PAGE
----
July 7, 2015 - Contemporary Art Gallery, Vancouver - Mungo Thomson
July 7, 2015

Mungo Thomson

View of Mungo Thomson, Time, People, Money, Crickets, Contemporary Art Gallery, Vancouver, 2015. Photo: Eric Swanson.

Mungo Thomson
Time, People, Money, Crickets

July 10–August 30, 2015

Performance: Friday, July 10, 8:30pm
Cricket Solos for Clarinet, Piccolo, Percussion, and Violin
Presented in partnership with Vancouver New Music
Emery Barnes Park, Vancouver

Contemporary Art Gallery
555 Nelson Street
Vancouver BC, V6B 6R5


The Contemporary Art Gallery presents a major solo exhibition by Los Angeles based artist Mungo Thomson. Time, People, Money, Crickets brings together a survey of work produced during the past five years, including key works in film, sound, sculpture, and performance complemented by an extensive monographic publication. 

Central to Thomson’s artistic proposition is an embrace of context—be it situational, institutional, mass cultural or art historical—and it is through the intelligent breadth of his individual works that we are prompted to examine the perceptual mechanics of everyday life in relation to a wider historical and cosmic scale. The exhibition features several works from Thomson’s ongoing series “TIME”: person-sized, silkscreened mirrors bearing the iconic logo and red border of the international weekly news magazine. The mirrors are based on individual covers of the magazine that reference a variety of cultural and cosmological notions of time and history, forming a broad cumulative network of perceptual objects that pictures the viewer within it. Such associations are further elaborated by a new iteration of Thomson’s ongoing series Negative Space, photographic murals of inverted astronomical imagery from the Hubble Space Telescope, here specially designed for the exterior of the Contemporary Art Gallery.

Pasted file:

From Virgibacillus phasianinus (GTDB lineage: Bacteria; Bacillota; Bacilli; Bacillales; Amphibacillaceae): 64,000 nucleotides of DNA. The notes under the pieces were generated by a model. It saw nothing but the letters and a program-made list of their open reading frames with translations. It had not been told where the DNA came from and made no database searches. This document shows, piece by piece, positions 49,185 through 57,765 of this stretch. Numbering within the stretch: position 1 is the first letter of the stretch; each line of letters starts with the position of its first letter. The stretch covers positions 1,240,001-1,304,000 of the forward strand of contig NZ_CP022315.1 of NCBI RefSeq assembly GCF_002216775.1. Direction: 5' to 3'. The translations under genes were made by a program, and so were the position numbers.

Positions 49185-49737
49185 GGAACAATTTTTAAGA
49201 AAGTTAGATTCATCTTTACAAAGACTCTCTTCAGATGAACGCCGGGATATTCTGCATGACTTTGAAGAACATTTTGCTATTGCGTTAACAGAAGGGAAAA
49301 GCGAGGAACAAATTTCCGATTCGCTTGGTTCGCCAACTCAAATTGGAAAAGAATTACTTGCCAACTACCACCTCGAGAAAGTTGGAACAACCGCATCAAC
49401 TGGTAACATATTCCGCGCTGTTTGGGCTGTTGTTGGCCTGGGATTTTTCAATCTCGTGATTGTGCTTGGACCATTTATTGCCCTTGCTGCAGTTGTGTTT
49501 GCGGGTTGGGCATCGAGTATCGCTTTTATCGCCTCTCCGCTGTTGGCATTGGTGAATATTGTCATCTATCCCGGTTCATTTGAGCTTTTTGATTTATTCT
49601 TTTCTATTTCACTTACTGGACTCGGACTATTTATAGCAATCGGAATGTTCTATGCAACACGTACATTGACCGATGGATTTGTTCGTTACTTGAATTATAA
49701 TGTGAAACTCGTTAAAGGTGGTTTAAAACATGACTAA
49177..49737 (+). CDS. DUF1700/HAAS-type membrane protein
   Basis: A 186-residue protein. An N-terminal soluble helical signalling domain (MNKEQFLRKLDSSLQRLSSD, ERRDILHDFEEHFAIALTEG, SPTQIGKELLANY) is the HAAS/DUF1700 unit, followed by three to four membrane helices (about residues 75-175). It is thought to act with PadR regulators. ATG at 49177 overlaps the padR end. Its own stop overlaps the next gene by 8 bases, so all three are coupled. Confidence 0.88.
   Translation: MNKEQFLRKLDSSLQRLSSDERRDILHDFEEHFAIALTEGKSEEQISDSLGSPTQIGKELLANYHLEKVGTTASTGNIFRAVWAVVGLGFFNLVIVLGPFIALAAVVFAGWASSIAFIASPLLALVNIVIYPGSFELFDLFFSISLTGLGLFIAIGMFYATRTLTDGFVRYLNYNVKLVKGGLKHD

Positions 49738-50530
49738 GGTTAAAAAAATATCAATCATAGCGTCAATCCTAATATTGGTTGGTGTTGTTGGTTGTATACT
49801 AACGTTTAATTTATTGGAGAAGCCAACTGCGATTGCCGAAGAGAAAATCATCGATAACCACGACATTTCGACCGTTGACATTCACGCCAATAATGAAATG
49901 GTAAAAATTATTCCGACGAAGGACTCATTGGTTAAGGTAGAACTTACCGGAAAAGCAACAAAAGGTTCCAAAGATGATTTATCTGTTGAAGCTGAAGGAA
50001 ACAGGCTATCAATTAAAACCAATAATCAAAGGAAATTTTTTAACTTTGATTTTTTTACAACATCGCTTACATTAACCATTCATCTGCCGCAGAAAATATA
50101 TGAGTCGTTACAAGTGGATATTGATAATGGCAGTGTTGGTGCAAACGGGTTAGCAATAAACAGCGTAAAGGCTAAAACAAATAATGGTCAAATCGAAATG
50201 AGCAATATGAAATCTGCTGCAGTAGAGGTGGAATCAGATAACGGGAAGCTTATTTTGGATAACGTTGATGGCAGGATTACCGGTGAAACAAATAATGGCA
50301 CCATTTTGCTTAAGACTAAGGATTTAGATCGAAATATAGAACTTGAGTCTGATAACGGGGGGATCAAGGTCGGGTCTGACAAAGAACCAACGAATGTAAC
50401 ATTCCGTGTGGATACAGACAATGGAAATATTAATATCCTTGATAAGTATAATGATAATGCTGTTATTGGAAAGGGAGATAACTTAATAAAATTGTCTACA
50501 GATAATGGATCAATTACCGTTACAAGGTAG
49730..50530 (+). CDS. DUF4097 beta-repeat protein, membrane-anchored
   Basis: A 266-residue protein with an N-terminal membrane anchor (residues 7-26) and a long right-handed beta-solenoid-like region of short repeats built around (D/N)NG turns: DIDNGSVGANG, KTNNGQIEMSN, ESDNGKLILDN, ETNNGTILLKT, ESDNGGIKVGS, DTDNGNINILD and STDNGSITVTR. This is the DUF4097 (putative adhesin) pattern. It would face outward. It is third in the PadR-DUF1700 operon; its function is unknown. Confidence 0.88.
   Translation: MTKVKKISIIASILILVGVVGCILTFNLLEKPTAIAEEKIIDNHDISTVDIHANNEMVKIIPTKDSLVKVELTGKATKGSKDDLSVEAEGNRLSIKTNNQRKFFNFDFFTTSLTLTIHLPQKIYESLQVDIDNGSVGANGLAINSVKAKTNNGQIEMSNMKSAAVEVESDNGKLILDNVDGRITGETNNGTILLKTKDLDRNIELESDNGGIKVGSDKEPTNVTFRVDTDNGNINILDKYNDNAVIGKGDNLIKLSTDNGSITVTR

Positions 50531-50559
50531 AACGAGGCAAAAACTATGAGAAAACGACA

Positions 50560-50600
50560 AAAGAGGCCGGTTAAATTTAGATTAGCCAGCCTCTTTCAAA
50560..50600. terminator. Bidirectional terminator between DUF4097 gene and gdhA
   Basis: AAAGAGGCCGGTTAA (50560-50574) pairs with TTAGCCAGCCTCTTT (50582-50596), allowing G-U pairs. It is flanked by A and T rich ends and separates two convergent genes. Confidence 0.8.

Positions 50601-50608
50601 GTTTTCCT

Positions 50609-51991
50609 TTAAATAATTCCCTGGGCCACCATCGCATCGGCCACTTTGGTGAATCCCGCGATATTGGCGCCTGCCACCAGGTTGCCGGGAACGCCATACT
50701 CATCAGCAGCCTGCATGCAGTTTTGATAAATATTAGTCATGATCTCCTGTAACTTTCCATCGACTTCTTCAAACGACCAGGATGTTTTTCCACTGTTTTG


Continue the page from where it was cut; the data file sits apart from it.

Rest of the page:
Thomson’s Crickets (2012–13) is an ambitious musical score for orchestra based on the chirping of crickets. Transcribed from a French compilation of field recordings from around the world and produced in collaboration with Los Angeles composer Michael Webster, the score contains 25 movements for a 17-player classical ensemble. Exploring the distinctions between silence, sound, noise and music, Crickets uses the aural backdrop that these insects represent: so ubiquitous that they have come to stand in for silence and in the context of performance, failure. Thomson and Webster have also developed this piece for solo performers—individual musicians scattered around a park, each simulating the sound of a single cricket with a different instrument. Working with Vancouver New Music, CAG will present a live performance of Cricket Solos in Emery Barnes Park.

Other works in the exhibition play with the structures and atmospherics of the gallery and museum. For example, Untitled (Margo Leavin Gallery, 1970–) (2009) is a Super-16mm stop-motion film that flips through the thousands of contacts–artists, framers, electricians, collectors, customs agents, florists, critics, exterminators–in the business card rolodexes of Los Angeles’ Margo Leavin Gallery, which opened in 1970 and closed in 2012. And Mail (2013) is a simple intervention into the CAG’s everyday infrastructure. For the duration of the exhibition, once delivered, the mail remains on the floor unopened, gradually becoming an obstacle to physical passage as well as to institutional function. 

Mungo Thomson: Time, People, Money, Crickets is organized by the Contemporary Art Gallery, Vancouver and SITE Santa Fe. Thomson is represented by Galerie Frank Elbaz, Paris.

Publication: Mungo Thomson, Time, People, Money, Crickets
A new 200-page monograph of Thomson’s work, Time, People, Money, Crickets, published by Contemporary Art Gallery with SITE Santa Fe is available online and at the gallery.

Further information:
www.contemporaryartgallery.ca / www.galeriefrankelbaz.com / www.sitesantafe.org / www.newmusic.org

Press contact
T +001 604 681 2700 / j.henderson [​at​] contemporaryartgallery.ca

Mungo Thomson at Contemporary Art Gallery, Vancouver
Contemporary Art Gallery, Vancouver
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